A little late, but we’re finally capping off the weekend of Ale Asylum (I’ve got two empty growlers to prove it!). Head brewer Dean Coffey was nice enough to sit down and talk with me about breaking through in Wisconsin’s tough beer market, why Bedlam tastes like bedlam and great sushi-beer combos. Read the interview after the jump!
When and how did you get into brewing?
It was in the late 80’s, I was putting myself through school, my undergrad, and when you put yourself through school you’re really poor. I was really, really poor, and I couldn’t afford good beer and I won’t drink not-good beer, swill beer, I just won’t do it. I pretty much had to figure out how to brew beer, it really appealed to me right away. I’m kind of a science dork, and it’s about deductive reasoning.
Do you have a science background?
Kind of, not really. I majored in environmental studies.
Where does your love of brewing come from?
I don’t know? I grew up in Los Angeles, and it’s a hard-drinking kind of place. I don’t know if people know that, when I was 15, I was drinking and that wasn’t a weird thing. I hope that doesn’t offend anyone. I was instantly attracted to better beer. We all hung out at one of my friend’s house, and he lived around the corner of the very first Trader Joe’s. They had a great section of imports, we would always talk our parents into buying us beer there, so we got a lot of imported dark beers. Right away, even in high-school, I was drinking dark-beers, good beers. It was the beginnings of a beer snob. As soon as I got to college and found books about brewing, I just ate it up.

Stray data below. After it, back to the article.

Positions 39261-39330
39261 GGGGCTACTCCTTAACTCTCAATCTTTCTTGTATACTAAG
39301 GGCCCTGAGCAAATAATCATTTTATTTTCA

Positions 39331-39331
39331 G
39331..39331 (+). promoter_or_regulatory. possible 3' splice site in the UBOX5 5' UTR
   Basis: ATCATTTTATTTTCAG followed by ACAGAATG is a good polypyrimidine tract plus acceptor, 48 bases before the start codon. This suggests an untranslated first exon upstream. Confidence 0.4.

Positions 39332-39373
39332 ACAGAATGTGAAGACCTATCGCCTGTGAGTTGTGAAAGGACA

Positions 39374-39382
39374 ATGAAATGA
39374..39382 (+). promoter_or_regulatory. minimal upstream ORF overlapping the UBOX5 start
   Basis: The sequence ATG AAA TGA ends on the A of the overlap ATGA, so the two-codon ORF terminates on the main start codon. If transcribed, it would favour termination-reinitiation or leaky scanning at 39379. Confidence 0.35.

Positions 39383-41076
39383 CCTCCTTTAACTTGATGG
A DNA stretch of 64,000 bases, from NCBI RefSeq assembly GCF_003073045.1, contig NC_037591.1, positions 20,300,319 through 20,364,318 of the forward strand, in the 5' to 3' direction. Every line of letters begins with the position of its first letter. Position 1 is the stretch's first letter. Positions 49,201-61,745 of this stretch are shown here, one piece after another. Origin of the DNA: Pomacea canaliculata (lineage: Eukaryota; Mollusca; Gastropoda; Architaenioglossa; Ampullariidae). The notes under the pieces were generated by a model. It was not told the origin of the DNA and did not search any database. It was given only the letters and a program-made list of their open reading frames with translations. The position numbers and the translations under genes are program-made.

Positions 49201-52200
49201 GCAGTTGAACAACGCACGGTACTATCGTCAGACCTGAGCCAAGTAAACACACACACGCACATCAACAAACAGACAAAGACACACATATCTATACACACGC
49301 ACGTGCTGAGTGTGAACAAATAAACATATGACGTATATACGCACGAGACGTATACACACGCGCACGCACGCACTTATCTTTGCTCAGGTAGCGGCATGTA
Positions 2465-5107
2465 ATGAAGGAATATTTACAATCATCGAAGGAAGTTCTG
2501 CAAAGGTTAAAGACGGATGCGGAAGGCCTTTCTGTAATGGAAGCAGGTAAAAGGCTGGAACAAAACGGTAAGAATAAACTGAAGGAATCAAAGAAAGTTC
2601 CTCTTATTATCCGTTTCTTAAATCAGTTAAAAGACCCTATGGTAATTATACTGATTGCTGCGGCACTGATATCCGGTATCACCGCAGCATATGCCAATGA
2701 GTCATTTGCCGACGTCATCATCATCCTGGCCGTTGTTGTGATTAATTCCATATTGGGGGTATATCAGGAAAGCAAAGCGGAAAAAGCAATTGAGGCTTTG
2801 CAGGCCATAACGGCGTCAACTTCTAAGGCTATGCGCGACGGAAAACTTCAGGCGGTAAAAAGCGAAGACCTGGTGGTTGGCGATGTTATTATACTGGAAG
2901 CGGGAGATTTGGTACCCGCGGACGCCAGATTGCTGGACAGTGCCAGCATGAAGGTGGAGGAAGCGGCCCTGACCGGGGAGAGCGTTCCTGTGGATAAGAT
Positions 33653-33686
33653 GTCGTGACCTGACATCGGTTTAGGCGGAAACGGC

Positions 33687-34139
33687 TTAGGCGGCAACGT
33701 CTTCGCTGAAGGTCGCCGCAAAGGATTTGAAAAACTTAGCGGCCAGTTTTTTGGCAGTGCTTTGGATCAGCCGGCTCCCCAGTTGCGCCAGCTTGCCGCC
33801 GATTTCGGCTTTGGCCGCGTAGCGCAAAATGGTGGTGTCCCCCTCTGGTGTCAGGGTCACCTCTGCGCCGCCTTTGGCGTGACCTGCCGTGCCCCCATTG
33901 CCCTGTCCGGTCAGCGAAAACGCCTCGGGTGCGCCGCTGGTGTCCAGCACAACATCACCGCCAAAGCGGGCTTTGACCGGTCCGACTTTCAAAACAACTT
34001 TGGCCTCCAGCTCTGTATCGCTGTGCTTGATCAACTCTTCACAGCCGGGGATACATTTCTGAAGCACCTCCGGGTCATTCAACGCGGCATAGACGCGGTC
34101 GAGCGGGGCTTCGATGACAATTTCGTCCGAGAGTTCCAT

How did you end up in Wisconsin?
I was working for a microbrewery in Boulder, and it’s kind of a funny story. The guy who started the Angelic–this is getting into ancient Madison history here–when he started the Angelic he did everything wrong. He hired a guy who got good grades in brew-school, but that was it. There was no interview at all. Had he interviewed him, he would have learned lots of things, like this guy didn’t even like beer. He had no understanding of brewing. Within a couple of months that brew pub was ready to go out of business. It was a brand new brew pub and they couldn’t even give away beer. The guy who started the brewery went to college in Colorado, and he started calling all the good breweries he knew of looking for talent.
The plans for Ale Asylum started years ago. We signed the lease on this building in September of 2005. In the beginning we made 800 barrels. Last year we made 7200 barrels. We’re just trying to keep up, we’re only in Madison and Milwaukee, a little bit in Sheboygan. We opened our doors in May of 2006.